Four Keys To A Solid Relationship Between Multi-Unit Franchisee and The Bank
Today, multi-unit franchises comprise 53 percent of the U.S. franchise market and 76 percent of all restaurant franchises.1 The future is bright—but the pressures of competition have grown with it. To navigate the challenges, a successful multi-unit franchise owner needs an active advisory team that may include the franchisee, franchisor, banker and any private equity investor involved.
Let’s begin by examining what I’ve observed as a provider of capital to players in this market. The most successful operators:
- Truly understand unit economics and have a commitment to operational excellence.
- Are driven to create value by maximizing the strength of the brand.
- Embrace creativity and innovation. (For example, Dunkin’s Munchkins and McDonald’s Egg McMuffin both came from franchisee ideas.)
- Implement the best practices from their franchise network.
When you have the right team in place, the four keys listed here will help you move forward with confidence.
1. Create synergy
Success calls for best practices. Your team can be a rich source of better ways to do business.
Your financial partners bring unique—and sometimes untapped—strengths to your plans. For example, if you have a private equity sponsor, they can offer experience from a wide range of industries—what works and what doesn’t.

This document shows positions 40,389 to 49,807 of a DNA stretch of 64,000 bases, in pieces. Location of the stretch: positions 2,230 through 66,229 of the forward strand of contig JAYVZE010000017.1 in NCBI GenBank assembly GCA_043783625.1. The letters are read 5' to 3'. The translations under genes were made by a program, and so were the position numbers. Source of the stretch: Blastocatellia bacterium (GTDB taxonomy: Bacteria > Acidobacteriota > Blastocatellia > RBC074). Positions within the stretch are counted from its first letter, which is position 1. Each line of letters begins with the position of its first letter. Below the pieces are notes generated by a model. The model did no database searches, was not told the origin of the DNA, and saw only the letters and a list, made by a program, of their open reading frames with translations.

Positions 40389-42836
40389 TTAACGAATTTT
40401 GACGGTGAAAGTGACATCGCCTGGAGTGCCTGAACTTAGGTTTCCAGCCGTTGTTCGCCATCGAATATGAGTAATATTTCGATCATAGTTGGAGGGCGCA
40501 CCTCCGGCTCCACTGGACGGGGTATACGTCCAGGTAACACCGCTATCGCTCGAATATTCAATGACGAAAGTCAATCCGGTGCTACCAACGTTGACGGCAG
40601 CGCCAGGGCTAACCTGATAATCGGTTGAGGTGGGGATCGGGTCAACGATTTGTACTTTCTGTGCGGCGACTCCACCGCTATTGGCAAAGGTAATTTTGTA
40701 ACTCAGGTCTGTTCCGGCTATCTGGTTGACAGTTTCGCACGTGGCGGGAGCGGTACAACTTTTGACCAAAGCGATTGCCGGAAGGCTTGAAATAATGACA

And your banking partner should have both franchise and sector experience: understanding the nuances of a multi-unit franchise operation and the trends in your particular line of business. (A valued lending partner will have exposure to multiple businesses across your sector, so they can bring best practices from diverse companies.)
Together, the team can generate possibilities that might not surface from individual silos.
2. Set realistic expectations
Everyone involved will have a unique agenda. They all need to be on the same page.
The franchisee may want to create a multi-generational business with a 20- or 30-year time horizon. The private equity firm may be looking at a five- or seven-year window. Early on, both parties need to understand where their points of view differ.
Conflicting goals need up-front clarity—especially about capital needs. For example, if the franchisor plans to mandate reimaging all the units, that’s important to know sooner, not later, and to plan accordingly with your lending partner.
And at both the unit and scale levels, all parties need a solid understanding of the metrics. The clearer you are about reporting results, the more likely you are to engage investors. Measuring performance puts the focus squarely on creating value.
3. Be open and transparent
The news won’t always be good, but the response can be positive if everyone is rowing in the same direction. Sophisticated PE investors and lenders understand that you’ll have bumps in the road. For example, a franchisee with ten units may find challenges with one of them. You have better odds of overcoming them by facing them together with transparency.